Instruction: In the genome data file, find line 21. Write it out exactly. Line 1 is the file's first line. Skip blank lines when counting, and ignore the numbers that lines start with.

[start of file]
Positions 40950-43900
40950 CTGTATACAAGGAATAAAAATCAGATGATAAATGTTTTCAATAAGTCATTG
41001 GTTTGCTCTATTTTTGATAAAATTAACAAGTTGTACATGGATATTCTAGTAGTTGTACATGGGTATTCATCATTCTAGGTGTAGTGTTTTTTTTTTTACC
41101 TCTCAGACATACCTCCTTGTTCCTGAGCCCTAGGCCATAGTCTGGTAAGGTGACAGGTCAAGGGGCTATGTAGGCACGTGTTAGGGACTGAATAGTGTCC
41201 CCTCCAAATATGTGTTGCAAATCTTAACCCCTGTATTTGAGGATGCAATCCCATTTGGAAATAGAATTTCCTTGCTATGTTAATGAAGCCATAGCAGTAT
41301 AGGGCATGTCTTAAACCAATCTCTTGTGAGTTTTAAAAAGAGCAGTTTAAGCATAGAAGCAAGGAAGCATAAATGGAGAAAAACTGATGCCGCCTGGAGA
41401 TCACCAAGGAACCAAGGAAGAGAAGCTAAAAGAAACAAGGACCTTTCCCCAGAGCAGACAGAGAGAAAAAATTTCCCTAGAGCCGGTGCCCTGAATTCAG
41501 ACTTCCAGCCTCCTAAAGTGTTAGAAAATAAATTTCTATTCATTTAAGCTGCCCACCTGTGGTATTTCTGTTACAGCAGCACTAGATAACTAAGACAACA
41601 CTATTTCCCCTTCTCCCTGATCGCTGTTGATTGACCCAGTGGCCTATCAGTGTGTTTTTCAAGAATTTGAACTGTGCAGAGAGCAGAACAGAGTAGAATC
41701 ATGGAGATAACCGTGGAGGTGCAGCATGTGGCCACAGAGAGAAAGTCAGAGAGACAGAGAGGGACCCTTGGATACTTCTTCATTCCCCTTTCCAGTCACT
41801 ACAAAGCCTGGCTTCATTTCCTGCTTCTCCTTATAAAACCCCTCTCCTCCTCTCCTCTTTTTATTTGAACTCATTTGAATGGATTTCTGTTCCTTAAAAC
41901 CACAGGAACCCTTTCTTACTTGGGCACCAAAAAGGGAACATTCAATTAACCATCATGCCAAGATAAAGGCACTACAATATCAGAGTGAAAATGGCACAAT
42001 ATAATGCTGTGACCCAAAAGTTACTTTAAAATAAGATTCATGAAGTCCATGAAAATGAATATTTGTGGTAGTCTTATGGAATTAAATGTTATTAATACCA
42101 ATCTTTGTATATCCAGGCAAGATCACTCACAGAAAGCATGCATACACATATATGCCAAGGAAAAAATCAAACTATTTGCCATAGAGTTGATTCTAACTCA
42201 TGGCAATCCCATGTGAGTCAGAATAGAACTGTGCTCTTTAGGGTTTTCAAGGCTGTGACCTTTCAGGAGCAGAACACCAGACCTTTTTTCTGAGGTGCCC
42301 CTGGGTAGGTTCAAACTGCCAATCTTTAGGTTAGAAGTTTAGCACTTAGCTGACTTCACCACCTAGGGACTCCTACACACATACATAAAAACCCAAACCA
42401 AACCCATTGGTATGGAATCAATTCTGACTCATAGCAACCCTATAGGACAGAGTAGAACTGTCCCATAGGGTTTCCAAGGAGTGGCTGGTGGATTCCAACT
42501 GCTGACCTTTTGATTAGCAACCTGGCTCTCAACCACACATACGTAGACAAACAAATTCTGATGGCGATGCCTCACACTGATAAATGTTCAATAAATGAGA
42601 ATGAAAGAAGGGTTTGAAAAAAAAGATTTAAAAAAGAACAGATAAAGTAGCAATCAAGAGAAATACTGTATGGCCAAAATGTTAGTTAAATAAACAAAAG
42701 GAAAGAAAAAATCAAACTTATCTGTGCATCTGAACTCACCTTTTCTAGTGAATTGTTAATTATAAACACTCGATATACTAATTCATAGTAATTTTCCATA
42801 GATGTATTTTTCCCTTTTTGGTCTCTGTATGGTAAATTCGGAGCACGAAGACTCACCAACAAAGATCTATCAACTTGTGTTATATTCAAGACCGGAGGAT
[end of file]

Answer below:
42801 GATGTATTTTTCCCTTTTTGGTCTCTGTATGGTAAATTCGGAGCACGAAGACTCACCAACAAAGATCTATCAACTTGTGTTATATTCAAGACCGGAGGAT